Physicians and politicians in Australia are calling for mandatory physicals for any trekkers preparing to hike the Kokoda Track according to Aussie newspaper The Age. The Kokoda is a difficult and remote trail in Papua New Guinea, which has claimed the lives of three hikers this year alone. The track runs 60 miles in length through a region where the Australian military fought a pitched battle with the Japanese during WWII, and it has become a popular tourist attraction in recent years.
The latest person to die on the Kokoda was a 38 year old man named Paul Bradfield who was hiking the trail as part of a fund raising effort for a children’s charity. Before the hike he was believed to have been in good health and spent weeks training for trip. The exact cause of his death is still unknown, but it is believed that he suffered a heart attack while hiking. The other two people to die on the trail this year were also quite young as well. One was a 26 year old man, and the other a 36 year old woman.
This story brings up an interesting debate. Should a physical be required before embarking on any major trek? At what point does a government begin enforcing such requirements and how exactly do they do so? At the moment, Australia has no requirements of the trekking companies that operate on the Kokoda, but they are developing a “code of conduct” for those hiking the trail, and are now strongly considering the requirement of a medical check as well.
While three deaths is certainly something to be concerned about, it is also a very small number when you consider that 6000 people take on the Kokoda each year. Similarly, on Kilimanjaro in Tanzania, roughly ten people die in a given year as well, usually due to altitude sickness. But that too is a small number when you consider the thousands that climb the mountain each year. Should these relatively minuscule numbers of deaths cause a change in policy that will effect all the trekkers that go to these places? And would a mandatory health check have saved these three hikers to begin with?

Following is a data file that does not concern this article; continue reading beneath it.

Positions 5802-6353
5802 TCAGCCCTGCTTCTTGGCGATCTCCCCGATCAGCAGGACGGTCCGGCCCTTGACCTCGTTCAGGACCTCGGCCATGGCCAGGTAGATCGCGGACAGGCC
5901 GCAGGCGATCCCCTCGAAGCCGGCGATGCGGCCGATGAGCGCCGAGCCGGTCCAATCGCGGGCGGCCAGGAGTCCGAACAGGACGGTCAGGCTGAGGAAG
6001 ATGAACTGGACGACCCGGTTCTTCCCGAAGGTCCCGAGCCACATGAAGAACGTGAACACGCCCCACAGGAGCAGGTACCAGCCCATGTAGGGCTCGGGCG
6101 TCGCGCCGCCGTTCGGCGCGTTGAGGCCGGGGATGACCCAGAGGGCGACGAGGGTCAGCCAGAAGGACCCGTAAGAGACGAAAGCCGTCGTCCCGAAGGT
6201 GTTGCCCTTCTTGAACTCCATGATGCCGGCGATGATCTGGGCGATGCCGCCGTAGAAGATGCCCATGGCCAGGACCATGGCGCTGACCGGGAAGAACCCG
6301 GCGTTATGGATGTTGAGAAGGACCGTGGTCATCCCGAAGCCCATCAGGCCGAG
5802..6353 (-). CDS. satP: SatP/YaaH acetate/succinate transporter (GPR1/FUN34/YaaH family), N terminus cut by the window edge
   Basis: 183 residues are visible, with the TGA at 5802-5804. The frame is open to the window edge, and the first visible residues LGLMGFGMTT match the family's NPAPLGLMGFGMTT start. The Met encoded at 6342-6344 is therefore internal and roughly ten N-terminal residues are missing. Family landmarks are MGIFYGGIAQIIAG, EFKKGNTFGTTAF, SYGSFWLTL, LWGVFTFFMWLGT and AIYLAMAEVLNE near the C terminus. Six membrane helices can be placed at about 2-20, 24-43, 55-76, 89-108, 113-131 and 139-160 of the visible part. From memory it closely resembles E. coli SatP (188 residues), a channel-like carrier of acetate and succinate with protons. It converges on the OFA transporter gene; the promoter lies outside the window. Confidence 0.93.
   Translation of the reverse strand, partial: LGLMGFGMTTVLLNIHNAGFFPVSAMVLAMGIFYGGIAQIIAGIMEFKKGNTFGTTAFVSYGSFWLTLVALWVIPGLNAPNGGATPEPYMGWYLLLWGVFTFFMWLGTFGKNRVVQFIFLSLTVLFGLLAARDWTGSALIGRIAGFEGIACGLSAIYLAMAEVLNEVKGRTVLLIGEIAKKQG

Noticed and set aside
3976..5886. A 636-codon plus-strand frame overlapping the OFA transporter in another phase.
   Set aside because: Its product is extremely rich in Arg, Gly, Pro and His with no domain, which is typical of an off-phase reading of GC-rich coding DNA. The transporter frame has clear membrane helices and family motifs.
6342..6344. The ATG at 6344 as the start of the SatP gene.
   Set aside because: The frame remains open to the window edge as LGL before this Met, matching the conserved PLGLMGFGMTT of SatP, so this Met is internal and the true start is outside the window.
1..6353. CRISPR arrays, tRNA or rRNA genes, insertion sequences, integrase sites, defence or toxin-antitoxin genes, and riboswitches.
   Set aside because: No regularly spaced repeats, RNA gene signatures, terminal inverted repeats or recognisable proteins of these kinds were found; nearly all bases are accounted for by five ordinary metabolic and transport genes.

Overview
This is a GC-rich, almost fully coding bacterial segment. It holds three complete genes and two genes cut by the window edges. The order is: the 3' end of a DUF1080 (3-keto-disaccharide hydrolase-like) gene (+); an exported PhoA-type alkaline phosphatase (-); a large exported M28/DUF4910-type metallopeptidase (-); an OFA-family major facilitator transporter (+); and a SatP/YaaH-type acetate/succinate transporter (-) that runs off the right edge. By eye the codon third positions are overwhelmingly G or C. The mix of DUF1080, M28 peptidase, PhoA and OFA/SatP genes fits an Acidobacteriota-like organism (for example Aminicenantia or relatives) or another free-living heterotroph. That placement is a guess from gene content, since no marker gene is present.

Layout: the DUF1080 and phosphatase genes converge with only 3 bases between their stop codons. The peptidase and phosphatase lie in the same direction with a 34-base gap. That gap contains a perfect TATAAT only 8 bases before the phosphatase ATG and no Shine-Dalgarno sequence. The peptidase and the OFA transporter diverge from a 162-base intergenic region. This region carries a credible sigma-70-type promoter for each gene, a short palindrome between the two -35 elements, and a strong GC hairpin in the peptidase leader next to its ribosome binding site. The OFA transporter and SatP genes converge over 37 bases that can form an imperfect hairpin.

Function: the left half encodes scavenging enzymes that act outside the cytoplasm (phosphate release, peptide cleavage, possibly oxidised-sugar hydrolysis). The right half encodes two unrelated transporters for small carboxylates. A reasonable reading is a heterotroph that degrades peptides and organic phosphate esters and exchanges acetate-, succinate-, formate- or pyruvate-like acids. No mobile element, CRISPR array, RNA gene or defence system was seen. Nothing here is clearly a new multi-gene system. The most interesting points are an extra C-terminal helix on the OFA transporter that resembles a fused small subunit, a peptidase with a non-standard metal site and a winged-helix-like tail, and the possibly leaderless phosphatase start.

On the other hand, there is a certain inherent danger to these kinds of trips, and obviously anyone can be at risk, no matter what condition they’re in. Wouldn’t a responsible traveler want to ensure their safety by having a physical anyway? Don’t they owe it to themselves and their families?
If Australia does institute a change, it’ll probably require the tour operators to be the ones that have to enforce it by requiring all hikers to show proof of a medical examination before they join the trek. The question is should they make this change, and if so, should other major treks around the world follow suit?